Up the Tension

I’ve read it over and over, heard it in workshops and plenary sessions. A good story isn’t about any one character or group of characters. Instead, it’s about those characters doing things. Striving, reaching, hurting or being hurt, trying and failing and trying again, coming, going, living, learning. It’s about the events that happen to the characters—the foundation, the buildup, the action, and the consequences—followed by the next event and so on. These threads weave together to create tension in the book which keeps the reader on the edge of her seat (hopefully) all the way to the dénouement. The trick, as I understand it, is to write every scene in such a way that it furthers or at least maintains this tension.

The challenge, for me anyway, is learning to write structural scenes—ones that don’t have high-energy but are necessary to set up later action scenes—in such a way that they too convey some element of dramatic tension. The Kill Zone, Terrible Minds, and other blogs talk about the necessity for this, while recognizing that the reader also needs periodic breaks to catch her breath.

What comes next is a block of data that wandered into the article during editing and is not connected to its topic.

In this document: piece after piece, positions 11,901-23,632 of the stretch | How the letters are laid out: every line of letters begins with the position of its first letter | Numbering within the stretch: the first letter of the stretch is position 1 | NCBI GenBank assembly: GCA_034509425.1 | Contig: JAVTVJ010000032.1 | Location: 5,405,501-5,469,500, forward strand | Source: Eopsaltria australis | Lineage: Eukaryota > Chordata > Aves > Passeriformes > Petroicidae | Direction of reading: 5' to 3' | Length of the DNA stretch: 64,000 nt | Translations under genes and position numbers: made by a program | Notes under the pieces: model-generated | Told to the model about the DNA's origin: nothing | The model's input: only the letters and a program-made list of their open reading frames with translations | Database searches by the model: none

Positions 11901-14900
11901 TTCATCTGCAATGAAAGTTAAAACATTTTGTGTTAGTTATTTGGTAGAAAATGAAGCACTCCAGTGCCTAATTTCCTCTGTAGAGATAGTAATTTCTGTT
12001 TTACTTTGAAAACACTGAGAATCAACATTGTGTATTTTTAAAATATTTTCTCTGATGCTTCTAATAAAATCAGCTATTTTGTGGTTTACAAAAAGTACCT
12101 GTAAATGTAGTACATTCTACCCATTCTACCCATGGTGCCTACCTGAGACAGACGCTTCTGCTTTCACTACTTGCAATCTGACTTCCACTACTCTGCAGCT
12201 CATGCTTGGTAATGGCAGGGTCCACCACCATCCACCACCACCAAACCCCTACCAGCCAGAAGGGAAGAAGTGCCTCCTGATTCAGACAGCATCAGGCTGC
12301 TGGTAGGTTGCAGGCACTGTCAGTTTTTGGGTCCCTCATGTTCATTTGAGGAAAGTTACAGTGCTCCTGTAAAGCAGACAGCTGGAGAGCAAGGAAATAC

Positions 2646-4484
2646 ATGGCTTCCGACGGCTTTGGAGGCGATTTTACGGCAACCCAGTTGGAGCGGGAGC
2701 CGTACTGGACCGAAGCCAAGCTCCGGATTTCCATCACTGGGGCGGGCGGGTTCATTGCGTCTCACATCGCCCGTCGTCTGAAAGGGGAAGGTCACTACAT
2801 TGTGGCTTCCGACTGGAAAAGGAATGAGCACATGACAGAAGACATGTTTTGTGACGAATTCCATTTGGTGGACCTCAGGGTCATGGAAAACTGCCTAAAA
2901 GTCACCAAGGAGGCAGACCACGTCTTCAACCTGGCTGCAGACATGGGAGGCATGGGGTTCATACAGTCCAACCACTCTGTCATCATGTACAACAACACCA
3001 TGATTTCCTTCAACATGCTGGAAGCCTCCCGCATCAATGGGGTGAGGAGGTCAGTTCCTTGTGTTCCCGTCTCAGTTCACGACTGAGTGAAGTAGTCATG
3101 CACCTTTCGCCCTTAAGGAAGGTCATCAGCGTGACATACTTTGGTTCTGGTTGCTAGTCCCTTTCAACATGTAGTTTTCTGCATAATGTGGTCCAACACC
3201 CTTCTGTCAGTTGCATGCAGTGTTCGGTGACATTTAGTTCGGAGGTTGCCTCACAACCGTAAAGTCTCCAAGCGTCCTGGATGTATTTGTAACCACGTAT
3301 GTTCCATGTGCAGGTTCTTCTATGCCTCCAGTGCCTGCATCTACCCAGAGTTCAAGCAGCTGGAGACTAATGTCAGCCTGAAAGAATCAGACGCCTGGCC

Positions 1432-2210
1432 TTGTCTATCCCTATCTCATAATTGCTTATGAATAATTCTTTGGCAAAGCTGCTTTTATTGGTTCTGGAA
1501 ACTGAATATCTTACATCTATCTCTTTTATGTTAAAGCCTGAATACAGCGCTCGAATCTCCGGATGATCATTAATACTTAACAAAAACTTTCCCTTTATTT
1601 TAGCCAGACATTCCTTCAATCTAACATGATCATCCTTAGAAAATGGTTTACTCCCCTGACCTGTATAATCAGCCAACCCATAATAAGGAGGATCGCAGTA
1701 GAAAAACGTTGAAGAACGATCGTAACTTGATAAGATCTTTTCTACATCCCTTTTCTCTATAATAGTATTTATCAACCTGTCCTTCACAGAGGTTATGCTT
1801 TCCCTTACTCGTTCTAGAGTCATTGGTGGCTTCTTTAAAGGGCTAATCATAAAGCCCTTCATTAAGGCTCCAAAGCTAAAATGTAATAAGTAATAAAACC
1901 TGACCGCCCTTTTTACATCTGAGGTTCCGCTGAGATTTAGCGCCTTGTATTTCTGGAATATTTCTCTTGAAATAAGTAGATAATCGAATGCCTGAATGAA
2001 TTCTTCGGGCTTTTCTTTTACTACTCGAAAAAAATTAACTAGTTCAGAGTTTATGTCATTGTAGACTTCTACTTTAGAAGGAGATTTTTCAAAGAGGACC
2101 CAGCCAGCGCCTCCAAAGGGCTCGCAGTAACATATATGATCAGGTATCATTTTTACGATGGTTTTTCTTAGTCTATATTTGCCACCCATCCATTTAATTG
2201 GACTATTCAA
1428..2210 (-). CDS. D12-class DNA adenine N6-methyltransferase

Right now, I’m a little more than halfway through the first draft of my novel’s sequel, and struggling with a few structural scenes that set up the last quarter of this book and the entire premise of the third book in the trilogy. It’s crucial that they deliver the necessary information; telling/showing it in such a way as to make the reader care is what takes so much time. These scenes are always (for me) harder to write than the more action-packed ones, but some days the words just WILL NOT come. I write, erase, write, erase, and write until my wrists ache, then I put on my braces and write some more. Usually I’m shooting for a target word count but even if I make that number for the day, it won’t matter unless the words count. If I have to erase them the next day and start over, what have I gained?

I’m whining, but it’s okay. I think that’s part of a writer’s process. Have you seen the meme about the phases writers go through on any draft? In summary, they go something like this:

  1. This is the best thing I’ve ever written.
  2. This has a few problems.
  3. This is the worst thing I’ve ever written.
  4. I’ll never get published.
  5. This might be okay.
  6. This is the best thing I’ve ever written.

For a hilarious visual concept, see the interpretation by Captain Jack Sparrow.

At any rate, today was a Level 3 day. I’m sure tomorrow (or the day after) will spring back to Level 1 or forward to Level 6 but for a first draft, I suppose I’m right (write) on target.

See you next week.

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